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Slide 1

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Female characters are the most
significant in the play, they
drive the plot and bring about
its ending
Discuss and examine…read more

Slide 2

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The significance of Cordelia
· Woman play a highly significant influence in the play from the very
first scene. Cordelia sparks the tragedy by refusing to play Lear's'
game in act one scene one.
· Her refusal to flatter Lear causes her to leave for France, instigating
the war between France and England.
· She brings about the ending in that she is considered the real tragedy
of the play, seen as innocent and pure throughout, and dies for
nothing because she is unwilling to flatter her father and "glib that
oily art" but is concerned for her father throughout, despite the fact
that he banished her.…read more

Slide 3

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The significance of Goneril and Regan
· Goneril and Regan drive the plot because they are the key features of
opposition against Lear, their schemes and plans for power over the
kingdom and malicious nature are the factors which spark the plays events.
They intentionally undermine their own father with their own interests at
· The two sisters bring about the end because, not only do they provoke the
initial confrontation, they team up with Edmund in the war against France
and encourage him to send a warrant for the death of Lear and Cordelia
· They are the most Machiavellian characters in the play because, unlike
Edmund, the more shocking their actions become, the more unprovoked
they seem.…read more

Slide 4

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· There are rival versions of humanity working against each other in this play, The
traditional Christian view, which stresses faith and hope, built on a reliance of the
bonds of Jacobean society, and the opposing view of a new individualism
manifested in, Regan, Goneril, and Edmund, whereby the characters are driven
solely by power and hierocracy. This view sees no moral order in the world.
· The different repetitions of the word "nature" represents this clash. For the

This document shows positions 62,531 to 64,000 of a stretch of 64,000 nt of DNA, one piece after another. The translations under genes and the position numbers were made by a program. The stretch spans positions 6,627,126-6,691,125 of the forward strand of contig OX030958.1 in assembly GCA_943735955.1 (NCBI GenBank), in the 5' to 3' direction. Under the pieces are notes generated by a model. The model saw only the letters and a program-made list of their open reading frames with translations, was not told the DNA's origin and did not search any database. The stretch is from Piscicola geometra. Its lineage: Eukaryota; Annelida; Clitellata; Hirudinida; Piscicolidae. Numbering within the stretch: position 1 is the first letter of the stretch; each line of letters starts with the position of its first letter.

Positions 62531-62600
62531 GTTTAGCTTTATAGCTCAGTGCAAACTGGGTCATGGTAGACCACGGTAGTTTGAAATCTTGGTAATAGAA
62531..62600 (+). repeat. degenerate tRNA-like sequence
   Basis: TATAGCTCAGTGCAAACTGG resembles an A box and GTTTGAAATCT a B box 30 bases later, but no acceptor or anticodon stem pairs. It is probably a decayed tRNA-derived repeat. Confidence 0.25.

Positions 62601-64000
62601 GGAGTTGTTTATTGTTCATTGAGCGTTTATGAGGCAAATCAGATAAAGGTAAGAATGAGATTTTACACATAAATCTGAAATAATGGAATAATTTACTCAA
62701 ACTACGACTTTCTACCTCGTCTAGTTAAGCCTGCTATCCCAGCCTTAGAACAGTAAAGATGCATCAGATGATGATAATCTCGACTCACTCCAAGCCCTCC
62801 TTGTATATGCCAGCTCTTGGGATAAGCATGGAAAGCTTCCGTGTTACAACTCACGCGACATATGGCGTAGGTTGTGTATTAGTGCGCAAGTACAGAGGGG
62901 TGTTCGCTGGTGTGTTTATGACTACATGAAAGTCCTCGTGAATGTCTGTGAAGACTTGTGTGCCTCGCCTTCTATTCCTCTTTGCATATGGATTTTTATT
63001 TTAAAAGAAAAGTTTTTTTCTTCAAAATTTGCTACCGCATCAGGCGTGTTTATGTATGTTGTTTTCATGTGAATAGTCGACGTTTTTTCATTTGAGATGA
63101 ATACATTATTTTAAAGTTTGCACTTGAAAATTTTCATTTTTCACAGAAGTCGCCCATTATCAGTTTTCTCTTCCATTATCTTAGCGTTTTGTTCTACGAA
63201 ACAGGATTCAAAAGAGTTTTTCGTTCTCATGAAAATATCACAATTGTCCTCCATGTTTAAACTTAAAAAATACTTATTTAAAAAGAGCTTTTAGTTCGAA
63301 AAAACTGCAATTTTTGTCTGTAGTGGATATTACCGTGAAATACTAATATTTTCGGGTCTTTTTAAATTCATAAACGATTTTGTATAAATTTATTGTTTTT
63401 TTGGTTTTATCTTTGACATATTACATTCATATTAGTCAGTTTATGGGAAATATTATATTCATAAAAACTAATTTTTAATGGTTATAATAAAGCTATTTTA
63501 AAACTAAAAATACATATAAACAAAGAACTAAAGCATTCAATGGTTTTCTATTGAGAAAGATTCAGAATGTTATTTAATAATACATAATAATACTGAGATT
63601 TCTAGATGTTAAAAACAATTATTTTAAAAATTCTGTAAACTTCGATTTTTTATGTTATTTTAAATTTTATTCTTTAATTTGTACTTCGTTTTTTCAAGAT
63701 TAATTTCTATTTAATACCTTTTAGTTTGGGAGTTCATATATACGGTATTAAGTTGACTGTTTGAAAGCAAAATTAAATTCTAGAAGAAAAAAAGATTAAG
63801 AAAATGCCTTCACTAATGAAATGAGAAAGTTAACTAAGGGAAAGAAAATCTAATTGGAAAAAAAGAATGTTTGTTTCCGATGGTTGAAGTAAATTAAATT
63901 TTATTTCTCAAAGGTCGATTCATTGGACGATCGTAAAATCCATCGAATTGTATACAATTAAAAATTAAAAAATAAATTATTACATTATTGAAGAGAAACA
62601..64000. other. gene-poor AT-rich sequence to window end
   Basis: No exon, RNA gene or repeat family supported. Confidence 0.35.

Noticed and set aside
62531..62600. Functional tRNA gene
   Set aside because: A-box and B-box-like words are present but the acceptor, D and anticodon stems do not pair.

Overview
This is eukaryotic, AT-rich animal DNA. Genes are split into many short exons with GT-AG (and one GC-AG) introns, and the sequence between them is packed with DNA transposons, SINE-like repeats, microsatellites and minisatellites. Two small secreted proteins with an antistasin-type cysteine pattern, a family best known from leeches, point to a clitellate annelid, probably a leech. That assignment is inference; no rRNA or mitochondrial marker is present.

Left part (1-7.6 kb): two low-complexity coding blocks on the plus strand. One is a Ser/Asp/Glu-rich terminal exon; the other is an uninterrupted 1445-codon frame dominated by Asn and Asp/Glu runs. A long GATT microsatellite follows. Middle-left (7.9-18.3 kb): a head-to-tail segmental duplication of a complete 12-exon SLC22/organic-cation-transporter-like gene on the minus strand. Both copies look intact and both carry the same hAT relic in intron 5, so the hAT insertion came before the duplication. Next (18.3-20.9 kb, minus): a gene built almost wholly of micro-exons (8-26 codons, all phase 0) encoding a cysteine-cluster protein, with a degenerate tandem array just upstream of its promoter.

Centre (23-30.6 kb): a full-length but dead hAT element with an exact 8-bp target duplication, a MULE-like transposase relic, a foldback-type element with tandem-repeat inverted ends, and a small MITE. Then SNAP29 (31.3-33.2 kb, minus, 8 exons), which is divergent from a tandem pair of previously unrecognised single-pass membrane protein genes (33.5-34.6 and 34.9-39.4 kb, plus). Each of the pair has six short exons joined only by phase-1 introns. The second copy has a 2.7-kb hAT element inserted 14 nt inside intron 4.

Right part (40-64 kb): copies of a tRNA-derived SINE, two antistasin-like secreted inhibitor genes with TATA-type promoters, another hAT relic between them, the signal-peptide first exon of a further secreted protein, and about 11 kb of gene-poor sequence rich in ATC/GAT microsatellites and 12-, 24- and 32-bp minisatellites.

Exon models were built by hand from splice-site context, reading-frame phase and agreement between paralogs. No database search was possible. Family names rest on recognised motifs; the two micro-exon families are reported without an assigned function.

Christian side, nature is ordered and moral and the signs of the constellations
and the actions of the heavens are reflections of society, the first view sees life as
a matter of service to traditional ideals and that the world is what you make of it.
the second sees life as an aggressive assertion of one's own individuality.
· This structure is carried further by the sub plot that runs through the play, the
relationship between Gloucester and his sons expresses many parallels between
Lear and his children, Edmunds soliloquy draws attention towards the deceitful
nature of Goneril and Regan and his ability to frame his brother highlights the
theme of parents favouring the wrong children and banishing the loyal ones.…read more

Slide 5

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· King Lear is a dramatic tragedy, it is written in unrhymed iambic
pentameter, however much of what the fool says is performed in
tetrameter or trimeter verse for songs
· Shorter lines are used for emphasis in tense moments or moments of
· rhyming couplets provide a sense of closure at the end of scenes or
draw attention to particular thoughts…read more

Slide 6

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· Goneril and Regan use clipped commands signifying their desire for power
which drives events in the plot
· Religious imagery is used to describe Cordelia in act 4 scene 6 which
identifies her as an example of Christian goodness elevating the audiences
feelings of pathos at the end.
· Suffering is prevalent throughout the play, when Lear tells us that Regan
and her sister are " a disease that's in my flesh...a boil/ a plague-sore or
embossed carbuncle/in my corrupted blood" he signifies how they have
wounded Lear and now eat away at his flesh. This highlights their
significant part in driving Lear from sanity, and bringing about the
carnavelistic end.
· The two sisters are compared to animals to highlight their evil nature and
lack of humanity and savage nature they are likened to fiend's and
monsters. Goneril is "sharp toothed like a vulture" and is "most serpent
like". These images signify their instinctive need to eliminate competition
and threat, which is portrayed when they expel Lear from their homes…read more

Slide 7

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